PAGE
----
Episodic entertainment is all the rage now in TV programming, of course. But in advertising, something that linear doesn't always make sense.

"Episodic models look great on case study videos," says Hesz. "You can say, 'We started here and finished here, and what a wonderful journey we all went on.' But consumers never do that. I think we're lying to ourselves if we think they do. We need to create worlds where consumers can pick and choose where they will enter the story."

Not that adam&eveDDB lacks impressive case studies. After all, this is the agency that won a remarkable four Grand Prix at Cannes last year—in Press, Promo & Activation, Film and Integrated—for its darkly amusing 2013 Christmas campaign for Harvey Nichols, themed "Sorry, I Spent It on Myself."

The agency thought the campaign might do well at Cannes, but not that well. In fact, everyone was back in London by Friday night, when they got the call that they should really, really consider coming back for Saturday night's awards.

The agency acknowledges that not everyone thought the campaign deserved quite that many top prizes. But Brim says it was a shot in the arm for the U.K. agency business in general at a important time.

"For years, the U.K. had this arrogance that they were the best in the world in terms of advertising. And what's happened in the past five or six years is that they really haven't been," he says. "The eyes have shifted from London to the Far East, to Brazil, to McCann Melbourne. And this arrogance perpetuates itself. And I think what happened this year—with Harvey Nichols and British Airway and Guinness 'Sapeurs' and other good work—is that eyes have shifted back to London. For the British industry, that's a great thing and should be celebrated."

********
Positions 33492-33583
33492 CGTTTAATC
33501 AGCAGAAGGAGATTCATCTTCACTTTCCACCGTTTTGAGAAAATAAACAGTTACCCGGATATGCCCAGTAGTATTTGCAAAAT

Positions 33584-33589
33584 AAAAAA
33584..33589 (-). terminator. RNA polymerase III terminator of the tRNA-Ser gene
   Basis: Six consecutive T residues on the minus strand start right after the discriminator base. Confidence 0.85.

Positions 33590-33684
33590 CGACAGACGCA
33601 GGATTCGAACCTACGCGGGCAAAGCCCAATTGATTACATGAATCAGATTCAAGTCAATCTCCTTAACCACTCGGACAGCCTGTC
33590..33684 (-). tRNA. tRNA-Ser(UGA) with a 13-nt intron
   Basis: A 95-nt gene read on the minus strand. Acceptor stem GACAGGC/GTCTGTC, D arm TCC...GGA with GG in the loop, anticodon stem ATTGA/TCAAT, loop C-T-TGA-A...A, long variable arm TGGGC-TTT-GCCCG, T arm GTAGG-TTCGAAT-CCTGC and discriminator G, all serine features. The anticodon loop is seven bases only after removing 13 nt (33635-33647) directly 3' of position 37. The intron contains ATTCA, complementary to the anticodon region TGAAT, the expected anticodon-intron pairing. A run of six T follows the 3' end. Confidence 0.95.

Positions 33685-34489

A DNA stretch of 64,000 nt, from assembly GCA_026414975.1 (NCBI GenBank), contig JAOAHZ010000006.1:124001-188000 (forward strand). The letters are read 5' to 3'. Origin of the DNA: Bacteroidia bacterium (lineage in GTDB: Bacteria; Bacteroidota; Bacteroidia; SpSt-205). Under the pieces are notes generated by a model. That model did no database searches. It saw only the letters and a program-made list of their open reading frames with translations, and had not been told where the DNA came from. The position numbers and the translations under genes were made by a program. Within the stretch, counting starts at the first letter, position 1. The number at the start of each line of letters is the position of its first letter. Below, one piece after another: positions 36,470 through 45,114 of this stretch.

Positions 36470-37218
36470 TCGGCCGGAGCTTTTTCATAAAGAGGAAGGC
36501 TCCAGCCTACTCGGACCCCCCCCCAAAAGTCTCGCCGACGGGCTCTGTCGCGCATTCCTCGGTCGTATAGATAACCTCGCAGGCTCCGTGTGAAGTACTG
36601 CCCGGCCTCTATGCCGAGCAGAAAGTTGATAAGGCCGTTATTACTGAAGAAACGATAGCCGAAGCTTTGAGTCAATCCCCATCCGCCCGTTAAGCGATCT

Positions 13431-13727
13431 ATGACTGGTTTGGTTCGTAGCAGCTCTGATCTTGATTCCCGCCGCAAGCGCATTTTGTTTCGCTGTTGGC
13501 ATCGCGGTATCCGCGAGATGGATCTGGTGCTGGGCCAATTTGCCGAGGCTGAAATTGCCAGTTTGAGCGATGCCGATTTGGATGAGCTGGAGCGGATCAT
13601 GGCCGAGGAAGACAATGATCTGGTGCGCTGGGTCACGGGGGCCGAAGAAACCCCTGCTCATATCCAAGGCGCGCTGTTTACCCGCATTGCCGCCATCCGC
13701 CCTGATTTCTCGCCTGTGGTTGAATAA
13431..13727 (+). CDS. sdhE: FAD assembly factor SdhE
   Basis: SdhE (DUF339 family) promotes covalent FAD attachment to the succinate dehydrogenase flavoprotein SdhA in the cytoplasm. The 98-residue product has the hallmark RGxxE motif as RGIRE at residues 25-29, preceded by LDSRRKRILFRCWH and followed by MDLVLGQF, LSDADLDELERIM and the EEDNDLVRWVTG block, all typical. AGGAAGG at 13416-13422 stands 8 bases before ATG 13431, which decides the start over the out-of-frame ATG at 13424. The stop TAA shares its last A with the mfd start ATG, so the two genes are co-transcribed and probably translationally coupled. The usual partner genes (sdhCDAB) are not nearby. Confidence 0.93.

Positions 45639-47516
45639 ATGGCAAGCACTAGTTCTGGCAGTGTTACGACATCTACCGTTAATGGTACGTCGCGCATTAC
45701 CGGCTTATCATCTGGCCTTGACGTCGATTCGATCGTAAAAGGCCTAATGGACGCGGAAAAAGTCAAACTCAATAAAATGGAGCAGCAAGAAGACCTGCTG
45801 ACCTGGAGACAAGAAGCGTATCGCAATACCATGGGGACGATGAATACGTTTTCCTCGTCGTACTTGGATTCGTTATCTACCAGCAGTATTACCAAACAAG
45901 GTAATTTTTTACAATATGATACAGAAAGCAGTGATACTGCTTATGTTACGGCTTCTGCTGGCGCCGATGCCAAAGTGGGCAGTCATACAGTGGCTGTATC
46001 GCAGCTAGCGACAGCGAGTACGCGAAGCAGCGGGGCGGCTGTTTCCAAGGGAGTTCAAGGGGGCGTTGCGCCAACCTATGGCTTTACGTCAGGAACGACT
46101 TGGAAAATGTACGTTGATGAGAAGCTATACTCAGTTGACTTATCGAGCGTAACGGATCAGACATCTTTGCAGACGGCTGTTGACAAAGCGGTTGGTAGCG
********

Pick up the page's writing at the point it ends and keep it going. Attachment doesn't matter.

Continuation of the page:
The Cannes wins certainly raised adam&eveDDB's profile. The agency—founded in 2008 by former Rainey Kelly Campbell Roalfe/Y&R execs, and sold to Omnicom in 2012 for £60 million—is one of the "hot shops" now more than ever.

In particular, it's been able to use the success in Cannes to attract strong talent who might have otherwise preferred shops like AMV BBDO or BBH—whom Hesz referred to as "the Red Sox and Yankees of the London scene." ("We irritate them on every single level, but it's a friendly irritation," adds Brim.)

"It's put us more under the spotlight, but it hasn't changed what we do or how we do it," Goff says of the Cannes experience. "We've had a great year, and we've got to go match it and beat it, and keep up to that level. We have a great sense of internal competition that keeps us doing the best work we can across as many brands and clients as we can."

Speaking of ambitions—and seeing them here in Austin—it's hard not to wonder whether adam&eveDDB will expand at some point beyond the single office.

After a conspicuous pause, Goff says, "That's a conversation for another day."